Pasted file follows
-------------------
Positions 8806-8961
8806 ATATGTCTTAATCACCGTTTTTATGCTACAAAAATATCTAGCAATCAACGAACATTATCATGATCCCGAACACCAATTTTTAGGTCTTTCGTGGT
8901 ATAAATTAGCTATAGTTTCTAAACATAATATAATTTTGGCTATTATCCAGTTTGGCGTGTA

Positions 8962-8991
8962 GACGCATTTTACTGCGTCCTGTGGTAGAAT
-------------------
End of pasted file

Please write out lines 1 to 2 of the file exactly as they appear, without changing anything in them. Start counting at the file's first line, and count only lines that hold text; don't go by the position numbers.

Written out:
Positions 8806-8961
8806 ATATGTCTTAATCACCGTTTTTATGCTACAAAAATATCTAGCAATCAACGAACATTATCATGATCCCGAACACCAATTTTTAGGTCTTTCGTGGT